There is no doubt that to quickly and decisively solve the climate issue and have a better than even chance of keeping the surface temperature rise below 2°C that we need to do this, but that doesn’t mean we can. To start with, there has to be tremendous political will to do so and to be fair, this is clearly what The B Team is trying to foster by making the call. But political will isn’t enough to turn over the installed industrial capacity that we rely on today, let alone replace it with a set of technologies that in some instances don’t exist. The development and deployment of radical new technologies takes decades, with the energy industry able to make that change at about half the rate of the IT industry. Even the latter has needed nearly 50 years to invent (ARPANET in 1969) and extensively deploy the internet. We are now seeing real progress in the sale of electric cars, but even there the numbers don’t stack up. To completely outpace conventional vehicle manufacture and replace the entire legacy stock of on-road vehicles will take about 50 years, assuming a ramp up of global electric car production of at least 20% p.a. every year until all internal combustion engine manufacturing is phased out. While this might be conceivable for personal transport, the progress on finding an alternative for heavy transport, including ships, is slow. For medium to heavy industry that relies almost completely on hydrocarbon fuels for high temperature operations in particular, there are no easy alternatives. Electricity could be an option in some instances, but almost all operations today choose coal or natural gas. For smelting, coal is essential as it provides the carbon to act as a reducing agent for the chemical conversion of the ore into a pure metal. Perhaps the area in which rapid progress will be seen is electricity generation, where a whole range of zero emission technologies exist. These include wind, solar, geothermal, tidal, nuclear and carbon capture and storage. But even with complete success in this one area, we shouldn’t forget that electricity is less than 20% of the current global final energy mix. This will surely rise, but it is unlikely to reach 100% in 35 years given that it has only moved from 11% to 18% the last 35 years.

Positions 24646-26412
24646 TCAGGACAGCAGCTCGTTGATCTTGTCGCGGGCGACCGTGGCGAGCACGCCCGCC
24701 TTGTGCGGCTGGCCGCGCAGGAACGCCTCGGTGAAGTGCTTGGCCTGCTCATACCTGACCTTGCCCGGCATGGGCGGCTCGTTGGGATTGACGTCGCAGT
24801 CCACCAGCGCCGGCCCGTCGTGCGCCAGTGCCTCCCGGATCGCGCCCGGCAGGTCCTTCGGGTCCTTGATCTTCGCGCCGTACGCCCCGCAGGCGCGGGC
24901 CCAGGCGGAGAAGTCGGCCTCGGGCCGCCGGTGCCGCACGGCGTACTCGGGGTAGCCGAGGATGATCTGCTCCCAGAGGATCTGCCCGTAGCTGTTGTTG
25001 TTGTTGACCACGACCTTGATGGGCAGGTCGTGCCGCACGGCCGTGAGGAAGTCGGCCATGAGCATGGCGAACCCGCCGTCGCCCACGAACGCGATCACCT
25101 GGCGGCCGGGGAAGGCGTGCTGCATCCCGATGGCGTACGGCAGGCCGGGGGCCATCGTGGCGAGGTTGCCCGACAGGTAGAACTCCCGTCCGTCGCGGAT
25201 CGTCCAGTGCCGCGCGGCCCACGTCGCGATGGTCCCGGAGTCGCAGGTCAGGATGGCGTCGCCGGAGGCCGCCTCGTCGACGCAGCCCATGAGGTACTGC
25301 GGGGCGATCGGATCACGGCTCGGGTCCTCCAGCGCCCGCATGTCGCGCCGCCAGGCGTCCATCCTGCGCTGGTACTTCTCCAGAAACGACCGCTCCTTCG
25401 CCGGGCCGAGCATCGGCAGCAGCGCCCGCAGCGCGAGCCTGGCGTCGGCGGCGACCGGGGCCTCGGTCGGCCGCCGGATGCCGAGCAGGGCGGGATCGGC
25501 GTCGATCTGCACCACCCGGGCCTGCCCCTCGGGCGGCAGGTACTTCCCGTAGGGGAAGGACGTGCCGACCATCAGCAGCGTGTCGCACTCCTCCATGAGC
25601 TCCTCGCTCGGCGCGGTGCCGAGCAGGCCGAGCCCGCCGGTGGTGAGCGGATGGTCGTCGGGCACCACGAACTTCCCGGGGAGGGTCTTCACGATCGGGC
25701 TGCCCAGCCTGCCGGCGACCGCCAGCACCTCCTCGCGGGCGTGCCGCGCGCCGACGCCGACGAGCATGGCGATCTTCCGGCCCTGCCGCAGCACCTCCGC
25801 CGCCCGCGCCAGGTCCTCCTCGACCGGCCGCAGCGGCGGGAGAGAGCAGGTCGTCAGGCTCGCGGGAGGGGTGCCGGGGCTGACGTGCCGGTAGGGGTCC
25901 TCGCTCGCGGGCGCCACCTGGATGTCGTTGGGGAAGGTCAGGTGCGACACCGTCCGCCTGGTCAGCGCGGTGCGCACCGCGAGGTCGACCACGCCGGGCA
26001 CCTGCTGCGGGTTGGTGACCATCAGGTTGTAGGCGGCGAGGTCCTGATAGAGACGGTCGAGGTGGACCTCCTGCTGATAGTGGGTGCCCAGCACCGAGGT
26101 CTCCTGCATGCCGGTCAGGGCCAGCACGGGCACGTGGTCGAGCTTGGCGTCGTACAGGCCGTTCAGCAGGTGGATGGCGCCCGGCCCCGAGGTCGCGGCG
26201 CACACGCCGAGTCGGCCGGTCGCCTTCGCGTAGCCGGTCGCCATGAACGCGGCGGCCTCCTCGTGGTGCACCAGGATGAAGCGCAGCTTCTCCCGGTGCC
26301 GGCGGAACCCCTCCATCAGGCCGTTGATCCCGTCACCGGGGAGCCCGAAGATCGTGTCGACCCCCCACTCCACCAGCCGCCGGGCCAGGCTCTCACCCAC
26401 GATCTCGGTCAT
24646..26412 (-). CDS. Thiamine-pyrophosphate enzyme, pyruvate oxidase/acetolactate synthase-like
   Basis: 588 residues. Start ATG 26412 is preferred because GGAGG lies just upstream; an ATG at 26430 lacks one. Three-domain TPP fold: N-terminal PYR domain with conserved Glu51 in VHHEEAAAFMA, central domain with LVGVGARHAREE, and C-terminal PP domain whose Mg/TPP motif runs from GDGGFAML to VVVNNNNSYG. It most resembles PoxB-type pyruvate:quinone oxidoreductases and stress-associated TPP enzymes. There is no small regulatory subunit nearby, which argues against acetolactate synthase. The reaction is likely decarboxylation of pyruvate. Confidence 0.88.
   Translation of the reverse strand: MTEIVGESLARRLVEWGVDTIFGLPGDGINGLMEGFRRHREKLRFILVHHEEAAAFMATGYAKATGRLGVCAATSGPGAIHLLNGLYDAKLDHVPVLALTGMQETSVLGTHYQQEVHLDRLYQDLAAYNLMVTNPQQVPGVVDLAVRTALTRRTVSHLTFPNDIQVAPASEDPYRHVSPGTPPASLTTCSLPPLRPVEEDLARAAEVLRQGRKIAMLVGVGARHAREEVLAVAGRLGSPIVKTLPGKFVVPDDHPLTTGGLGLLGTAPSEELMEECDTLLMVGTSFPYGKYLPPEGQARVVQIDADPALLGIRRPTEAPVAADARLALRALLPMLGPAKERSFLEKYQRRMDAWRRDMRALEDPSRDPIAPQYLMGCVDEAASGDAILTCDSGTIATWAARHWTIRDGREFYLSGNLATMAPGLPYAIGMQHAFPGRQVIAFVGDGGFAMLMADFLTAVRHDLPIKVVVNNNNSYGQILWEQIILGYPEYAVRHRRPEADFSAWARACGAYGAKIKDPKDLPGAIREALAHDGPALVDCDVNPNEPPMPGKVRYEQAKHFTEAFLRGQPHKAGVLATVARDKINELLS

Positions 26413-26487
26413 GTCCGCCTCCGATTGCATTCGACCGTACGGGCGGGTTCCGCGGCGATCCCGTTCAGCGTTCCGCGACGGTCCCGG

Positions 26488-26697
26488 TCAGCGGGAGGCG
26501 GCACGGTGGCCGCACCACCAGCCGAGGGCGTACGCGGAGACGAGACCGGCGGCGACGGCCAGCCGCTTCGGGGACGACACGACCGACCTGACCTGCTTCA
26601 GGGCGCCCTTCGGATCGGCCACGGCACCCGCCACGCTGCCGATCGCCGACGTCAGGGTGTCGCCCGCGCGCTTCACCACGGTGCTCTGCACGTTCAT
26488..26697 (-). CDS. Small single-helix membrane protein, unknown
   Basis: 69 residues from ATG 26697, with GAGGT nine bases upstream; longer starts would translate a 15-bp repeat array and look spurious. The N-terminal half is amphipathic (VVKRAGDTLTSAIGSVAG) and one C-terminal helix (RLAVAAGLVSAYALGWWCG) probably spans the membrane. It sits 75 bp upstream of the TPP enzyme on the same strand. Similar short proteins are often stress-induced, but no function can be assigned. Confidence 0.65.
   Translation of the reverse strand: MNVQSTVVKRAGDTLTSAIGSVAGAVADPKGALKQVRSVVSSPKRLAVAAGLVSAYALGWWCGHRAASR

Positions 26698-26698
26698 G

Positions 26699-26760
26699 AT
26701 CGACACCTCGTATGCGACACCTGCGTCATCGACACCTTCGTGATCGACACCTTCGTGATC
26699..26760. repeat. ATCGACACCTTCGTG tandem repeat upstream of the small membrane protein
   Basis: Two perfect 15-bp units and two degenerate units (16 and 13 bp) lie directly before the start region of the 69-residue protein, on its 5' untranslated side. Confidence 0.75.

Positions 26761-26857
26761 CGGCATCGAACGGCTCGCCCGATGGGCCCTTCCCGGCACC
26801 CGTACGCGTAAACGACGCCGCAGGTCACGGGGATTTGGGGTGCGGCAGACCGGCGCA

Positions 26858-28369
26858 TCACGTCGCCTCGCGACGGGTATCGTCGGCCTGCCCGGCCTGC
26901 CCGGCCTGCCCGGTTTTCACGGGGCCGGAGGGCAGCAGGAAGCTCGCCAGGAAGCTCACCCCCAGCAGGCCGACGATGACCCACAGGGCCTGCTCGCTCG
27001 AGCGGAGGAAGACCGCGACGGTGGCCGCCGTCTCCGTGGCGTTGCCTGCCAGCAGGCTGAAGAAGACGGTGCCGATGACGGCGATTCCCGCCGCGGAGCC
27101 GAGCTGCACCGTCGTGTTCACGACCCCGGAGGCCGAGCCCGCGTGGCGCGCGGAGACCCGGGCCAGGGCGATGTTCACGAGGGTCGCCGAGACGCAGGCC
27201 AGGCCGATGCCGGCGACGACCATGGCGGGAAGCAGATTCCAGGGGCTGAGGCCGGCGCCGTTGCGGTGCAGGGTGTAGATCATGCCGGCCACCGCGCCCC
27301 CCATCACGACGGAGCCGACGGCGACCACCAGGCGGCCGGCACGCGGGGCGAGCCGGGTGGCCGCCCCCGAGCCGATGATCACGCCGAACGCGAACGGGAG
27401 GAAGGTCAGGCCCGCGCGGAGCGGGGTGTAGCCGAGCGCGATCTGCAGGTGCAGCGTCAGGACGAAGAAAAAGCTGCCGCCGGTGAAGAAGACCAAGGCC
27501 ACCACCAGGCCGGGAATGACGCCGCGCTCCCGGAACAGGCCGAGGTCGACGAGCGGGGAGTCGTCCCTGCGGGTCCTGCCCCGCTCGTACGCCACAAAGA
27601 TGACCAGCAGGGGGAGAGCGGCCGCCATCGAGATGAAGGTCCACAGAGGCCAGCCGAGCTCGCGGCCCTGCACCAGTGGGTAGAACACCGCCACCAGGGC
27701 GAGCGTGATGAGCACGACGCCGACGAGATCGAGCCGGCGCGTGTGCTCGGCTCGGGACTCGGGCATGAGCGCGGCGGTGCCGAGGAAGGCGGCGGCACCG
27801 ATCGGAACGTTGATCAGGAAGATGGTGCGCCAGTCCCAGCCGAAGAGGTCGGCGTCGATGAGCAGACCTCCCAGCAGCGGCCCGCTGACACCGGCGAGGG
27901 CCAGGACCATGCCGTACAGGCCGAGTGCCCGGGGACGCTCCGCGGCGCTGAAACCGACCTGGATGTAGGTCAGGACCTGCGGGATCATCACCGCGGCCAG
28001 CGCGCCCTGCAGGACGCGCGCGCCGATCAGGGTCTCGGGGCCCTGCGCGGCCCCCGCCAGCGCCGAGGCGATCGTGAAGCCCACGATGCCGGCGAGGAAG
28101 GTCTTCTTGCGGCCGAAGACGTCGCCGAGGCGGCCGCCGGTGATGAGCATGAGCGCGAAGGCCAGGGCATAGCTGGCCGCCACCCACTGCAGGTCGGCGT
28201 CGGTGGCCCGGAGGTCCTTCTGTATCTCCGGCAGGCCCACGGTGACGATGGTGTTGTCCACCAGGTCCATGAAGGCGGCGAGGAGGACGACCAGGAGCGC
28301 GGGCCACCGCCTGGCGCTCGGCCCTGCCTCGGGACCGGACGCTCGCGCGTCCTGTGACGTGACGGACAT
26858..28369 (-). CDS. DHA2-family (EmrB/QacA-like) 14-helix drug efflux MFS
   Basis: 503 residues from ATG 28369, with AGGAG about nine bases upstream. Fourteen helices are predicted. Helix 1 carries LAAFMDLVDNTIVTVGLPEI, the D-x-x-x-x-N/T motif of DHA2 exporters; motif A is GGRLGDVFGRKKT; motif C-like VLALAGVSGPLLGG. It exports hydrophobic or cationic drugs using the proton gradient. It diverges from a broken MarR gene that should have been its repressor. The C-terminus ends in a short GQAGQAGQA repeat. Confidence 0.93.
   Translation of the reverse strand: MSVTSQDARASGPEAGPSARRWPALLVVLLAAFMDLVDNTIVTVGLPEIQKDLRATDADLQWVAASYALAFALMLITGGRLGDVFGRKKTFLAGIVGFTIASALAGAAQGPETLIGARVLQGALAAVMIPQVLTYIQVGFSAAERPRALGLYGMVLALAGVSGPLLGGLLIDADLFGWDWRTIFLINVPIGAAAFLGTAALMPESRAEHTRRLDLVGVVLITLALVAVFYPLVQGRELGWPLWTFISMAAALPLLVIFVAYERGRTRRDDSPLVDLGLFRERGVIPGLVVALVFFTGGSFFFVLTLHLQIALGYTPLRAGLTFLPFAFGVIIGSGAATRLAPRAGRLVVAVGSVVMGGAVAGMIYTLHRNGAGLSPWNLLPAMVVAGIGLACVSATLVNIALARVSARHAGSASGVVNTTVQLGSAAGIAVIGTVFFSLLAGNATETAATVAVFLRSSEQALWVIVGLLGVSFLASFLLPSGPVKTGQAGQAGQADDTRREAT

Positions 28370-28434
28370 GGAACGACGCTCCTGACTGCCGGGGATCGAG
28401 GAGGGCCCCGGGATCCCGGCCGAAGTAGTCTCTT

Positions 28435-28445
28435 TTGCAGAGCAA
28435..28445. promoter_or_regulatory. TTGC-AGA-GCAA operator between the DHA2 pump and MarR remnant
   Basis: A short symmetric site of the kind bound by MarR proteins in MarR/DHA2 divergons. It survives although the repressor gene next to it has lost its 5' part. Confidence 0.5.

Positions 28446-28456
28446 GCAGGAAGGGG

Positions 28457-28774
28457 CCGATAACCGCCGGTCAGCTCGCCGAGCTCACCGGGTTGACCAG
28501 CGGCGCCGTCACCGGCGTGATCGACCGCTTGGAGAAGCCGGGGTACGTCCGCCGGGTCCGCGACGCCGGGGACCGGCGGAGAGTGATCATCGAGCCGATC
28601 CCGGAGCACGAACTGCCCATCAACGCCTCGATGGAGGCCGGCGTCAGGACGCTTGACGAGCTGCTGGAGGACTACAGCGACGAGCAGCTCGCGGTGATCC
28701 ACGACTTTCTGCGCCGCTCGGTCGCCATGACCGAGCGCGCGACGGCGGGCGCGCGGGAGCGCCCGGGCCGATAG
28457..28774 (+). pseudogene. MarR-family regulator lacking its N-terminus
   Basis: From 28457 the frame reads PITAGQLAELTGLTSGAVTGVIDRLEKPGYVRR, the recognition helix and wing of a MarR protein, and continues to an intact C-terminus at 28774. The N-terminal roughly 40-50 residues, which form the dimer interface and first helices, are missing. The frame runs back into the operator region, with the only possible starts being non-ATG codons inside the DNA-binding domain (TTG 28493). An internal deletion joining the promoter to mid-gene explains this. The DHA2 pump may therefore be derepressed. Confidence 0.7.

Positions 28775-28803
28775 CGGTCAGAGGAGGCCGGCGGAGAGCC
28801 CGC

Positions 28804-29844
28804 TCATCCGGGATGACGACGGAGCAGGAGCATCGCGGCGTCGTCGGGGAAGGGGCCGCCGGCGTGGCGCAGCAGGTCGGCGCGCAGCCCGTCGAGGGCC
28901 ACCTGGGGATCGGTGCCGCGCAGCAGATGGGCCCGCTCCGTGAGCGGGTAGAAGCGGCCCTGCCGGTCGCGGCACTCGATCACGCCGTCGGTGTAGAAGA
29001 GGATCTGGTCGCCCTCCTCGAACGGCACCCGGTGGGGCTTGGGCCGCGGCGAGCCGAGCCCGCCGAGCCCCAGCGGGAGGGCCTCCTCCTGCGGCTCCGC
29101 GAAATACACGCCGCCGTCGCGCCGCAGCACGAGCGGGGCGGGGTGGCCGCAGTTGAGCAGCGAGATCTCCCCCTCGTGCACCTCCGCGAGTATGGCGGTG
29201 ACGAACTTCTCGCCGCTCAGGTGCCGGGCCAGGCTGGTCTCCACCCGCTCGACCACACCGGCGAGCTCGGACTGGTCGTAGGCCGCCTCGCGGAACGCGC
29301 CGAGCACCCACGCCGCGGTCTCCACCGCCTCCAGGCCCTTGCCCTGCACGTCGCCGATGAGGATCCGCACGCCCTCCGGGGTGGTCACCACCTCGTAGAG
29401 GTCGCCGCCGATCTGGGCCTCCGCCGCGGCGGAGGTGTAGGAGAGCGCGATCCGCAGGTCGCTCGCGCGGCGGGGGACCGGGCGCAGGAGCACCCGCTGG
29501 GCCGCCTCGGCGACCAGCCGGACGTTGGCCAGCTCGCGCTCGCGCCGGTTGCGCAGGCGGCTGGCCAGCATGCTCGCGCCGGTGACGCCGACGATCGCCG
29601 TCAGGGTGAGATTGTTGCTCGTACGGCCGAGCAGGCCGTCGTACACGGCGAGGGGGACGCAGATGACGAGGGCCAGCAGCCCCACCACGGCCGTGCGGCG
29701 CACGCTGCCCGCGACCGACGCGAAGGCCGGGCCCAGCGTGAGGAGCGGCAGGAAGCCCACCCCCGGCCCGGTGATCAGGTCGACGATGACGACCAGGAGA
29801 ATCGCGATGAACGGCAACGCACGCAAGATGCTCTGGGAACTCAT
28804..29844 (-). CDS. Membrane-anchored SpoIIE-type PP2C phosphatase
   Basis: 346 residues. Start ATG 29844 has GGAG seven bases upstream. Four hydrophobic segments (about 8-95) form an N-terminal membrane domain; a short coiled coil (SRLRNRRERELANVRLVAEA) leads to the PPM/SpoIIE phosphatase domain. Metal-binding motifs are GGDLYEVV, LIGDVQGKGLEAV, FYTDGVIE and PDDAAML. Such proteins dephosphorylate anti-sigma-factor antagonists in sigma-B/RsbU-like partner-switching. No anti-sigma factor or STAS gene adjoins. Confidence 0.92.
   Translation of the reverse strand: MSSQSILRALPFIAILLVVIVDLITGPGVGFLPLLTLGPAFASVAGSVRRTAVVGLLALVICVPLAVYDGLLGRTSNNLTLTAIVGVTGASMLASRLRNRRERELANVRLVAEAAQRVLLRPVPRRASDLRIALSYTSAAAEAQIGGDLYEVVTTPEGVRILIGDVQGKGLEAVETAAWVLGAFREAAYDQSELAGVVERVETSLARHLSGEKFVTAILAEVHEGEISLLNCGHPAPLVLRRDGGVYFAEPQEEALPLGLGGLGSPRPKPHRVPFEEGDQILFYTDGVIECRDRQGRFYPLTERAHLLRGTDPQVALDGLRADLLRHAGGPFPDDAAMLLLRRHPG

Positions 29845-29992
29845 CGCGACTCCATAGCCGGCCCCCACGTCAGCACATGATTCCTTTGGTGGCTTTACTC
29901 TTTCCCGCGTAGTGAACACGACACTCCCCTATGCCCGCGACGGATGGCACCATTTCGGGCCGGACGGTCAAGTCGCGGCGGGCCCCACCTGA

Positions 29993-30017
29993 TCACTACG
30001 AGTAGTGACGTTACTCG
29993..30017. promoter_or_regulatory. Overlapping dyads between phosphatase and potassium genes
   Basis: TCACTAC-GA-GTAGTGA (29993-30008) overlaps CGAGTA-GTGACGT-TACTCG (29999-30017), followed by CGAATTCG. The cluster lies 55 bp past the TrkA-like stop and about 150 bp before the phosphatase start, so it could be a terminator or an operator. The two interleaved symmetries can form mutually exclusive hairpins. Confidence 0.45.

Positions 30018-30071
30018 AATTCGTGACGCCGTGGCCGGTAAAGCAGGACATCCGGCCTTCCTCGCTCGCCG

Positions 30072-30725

NLS Emissions to 2100

 

Shell’s own New Lens Scenarios show that significant progress can be made between now and 2050, but not in terms of a massive reduction in emissions, although that process is clearly underway in the Mountains Scenario by then (see above).

Rather, the time to 2050 is largely filled with the early deployment of a range of new energy technologies, which sets the scene for rapid reductions to net-zero emissions over the period 2050-2100.

Source: www.cangea.ca.

Source: www.cangea.ca.

Another critical development for the near-term is a complete global policy framework for carbon pricing. Even assuming big steps are made between now and Paris in even getting this into the agreement, the time for implementation is a factor that must be recognized. With a fast start in Paris, the earliest possible date is 2020 in that this is when the global agreement kicks in, but even the EU ETS took 8 years between initial design and full operation, similarly the CDM alone took over 10 years to fully institutionalize. Expanding full carbon pricing globally in the same period is challenging to say the least.

The aspiration of the B Team is laudable, but not really practical. The Paris agreement should certainly be geared around an end-goal of net-zero emissions but the realistic, albeit still aggressive, time span for this is 80+ years, not 35 years.

 

 

 

 

 


Credits for featured image (clockwise from top-right): cargo ship, www.marinelink.com; “747 departure” by Paul Nelhams via Flickr; drilling ship, globalpetronews.com; smelter, alatberat.com; “Shipping containers at a Chinese port” by Lou Gold via Flickr.